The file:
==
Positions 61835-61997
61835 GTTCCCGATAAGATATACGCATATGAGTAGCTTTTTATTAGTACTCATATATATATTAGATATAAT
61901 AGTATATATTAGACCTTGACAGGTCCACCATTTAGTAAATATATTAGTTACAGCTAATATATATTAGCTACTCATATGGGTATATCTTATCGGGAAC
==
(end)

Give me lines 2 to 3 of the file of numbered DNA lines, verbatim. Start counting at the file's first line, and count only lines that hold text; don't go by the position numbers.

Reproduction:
61835 GTTCCCGATAAGATATACGCATATGAGTAGCTTTTTATTAGTACTCATATATATATTAGATATAAT
61901 AGTATATATTAGACCTTGACAGGTCCACCATTTAGTAAATATATTAGTTACAGCTAATATATATTAGCTACTCATATGGGTATATCTTATCGGGAAC